This summer’s ‘Voices on the Wind’ project in the Art courtyard, may have drawn your attention to the pig weathervane on the roof of the Kiln Room. Perhaps you have noticed it in the past and wondered why it is there and its significance.
From the Middle Ages, Calne had been part of the thriving south Cotswold wool trade. However, with the arrival of the Industrial Revolution and its reliance on waterpower, textile manufacture shifted to the north of the country. By the late 19th century, bacon-curing had become the principal industry in Calne.
Before the arrival of the railways, pigs from Ireland had been herded from Bristol docks to Smithfield Market in London, passing through Calne on their way. In 1770 Sarah Harris, a widow from Devizes, moved to Calne and opened a butcher’s shop. Her descendants continued in the trade until in 1888, two Harris brothers amalgamated their bacon-curing businesses, expanded the company and exported meat products all over the world. The 20th century saw a move to cooked meats, pies and tinned products. Throughout the Second World War the company supplied the armed forces with tinned meat. Factory buildings were enlarged and new ones built, including two five-storey red brick buildings on the High Street, which dominated the town. At its closure in 1983 the business was providing work for 2,000 people.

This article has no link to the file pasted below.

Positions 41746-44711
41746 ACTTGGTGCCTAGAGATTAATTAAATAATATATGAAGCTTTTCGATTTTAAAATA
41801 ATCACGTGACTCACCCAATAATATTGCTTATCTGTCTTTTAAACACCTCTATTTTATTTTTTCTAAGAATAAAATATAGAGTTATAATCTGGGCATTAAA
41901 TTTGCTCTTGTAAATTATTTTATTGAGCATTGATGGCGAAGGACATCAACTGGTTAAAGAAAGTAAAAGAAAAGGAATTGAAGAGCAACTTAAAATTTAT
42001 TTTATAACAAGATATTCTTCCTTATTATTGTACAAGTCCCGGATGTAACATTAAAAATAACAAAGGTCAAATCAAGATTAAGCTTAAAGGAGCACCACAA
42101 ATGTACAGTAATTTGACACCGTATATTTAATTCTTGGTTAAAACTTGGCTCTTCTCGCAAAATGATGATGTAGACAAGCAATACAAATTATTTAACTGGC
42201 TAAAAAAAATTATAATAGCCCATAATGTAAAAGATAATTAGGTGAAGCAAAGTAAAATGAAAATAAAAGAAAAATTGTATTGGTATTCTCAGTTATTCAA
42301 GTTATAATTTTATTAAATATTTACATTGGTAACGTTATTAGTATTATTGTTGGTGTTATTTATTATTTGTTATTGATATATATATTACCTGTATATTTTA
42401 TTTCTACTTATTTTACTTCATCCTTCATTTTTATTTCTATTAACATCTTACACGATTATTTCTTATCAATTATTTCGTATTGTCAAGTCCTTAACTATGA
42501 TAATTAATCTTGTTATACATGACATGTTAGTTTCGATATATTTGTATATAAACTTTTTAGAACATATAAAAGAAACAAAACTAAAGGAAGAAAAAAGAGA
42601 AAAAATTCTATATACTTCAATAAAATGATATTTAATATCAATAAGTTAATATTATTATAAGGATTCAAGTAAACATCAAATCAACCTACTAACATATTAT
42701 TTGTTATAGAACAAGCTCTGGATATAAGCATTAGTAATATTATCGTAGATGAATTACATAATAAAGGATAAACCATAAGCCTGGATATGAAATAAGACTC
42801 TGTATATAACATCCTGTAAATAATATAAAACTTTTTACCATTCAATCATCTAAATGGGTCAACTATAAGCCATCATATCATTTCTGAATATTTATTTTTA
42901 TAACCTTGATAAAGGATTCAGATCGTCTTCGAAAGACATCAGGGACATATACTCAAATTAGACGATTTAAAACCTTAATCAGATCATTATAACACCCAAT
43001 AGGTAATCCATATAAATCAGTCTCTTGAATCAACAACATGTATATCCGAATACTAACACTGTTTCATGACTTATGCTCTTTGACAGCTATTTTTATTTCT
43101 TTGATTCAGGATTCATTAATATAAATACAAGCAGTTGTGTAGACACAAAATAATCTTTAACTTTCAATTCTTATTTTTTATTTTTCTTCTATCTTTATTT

In 1914 John Bodinnar (pictured below) arrived in Calne as the managing director of C&T Harris and Co. He later became mayor of Calne and, significantly for St Mary’s, a governor of the school. With a dormitory in School House still named after him, his name is familiar to many in the school today. Sir John, as he became during the Second World War, had a daughter Edna, who arrived as a pupil in the St Mary’s kindergarten in 1914, and was Head Girl when she left in 1926. Sir John was appointed governor in 1928 and resigned in 1942 when he was called to a senior administrative post in the war-time government, for which he received his knighthood.
Sir John Bodinnar was a generous benefactor to St Mary’s and provided much of the Oratory panelling when the room was enlarged in 1925. He died in 1958 and around the millennium St Mary’s became a beneficiary of his trust fund, allowing the creation of the Bodinnar Scholarship for an all-round pupil. It was he who crowned the new Jubilee Building in 1923 with a symbol that reflected the basis of much of the wealth of Calne. The pig weathervane topped the roof for many years until the Music School was built in 1989 and the Jubilee Building had to come down. The weathervane was then moved to its current position.
By Mrs Elizabeth Christie, Archivist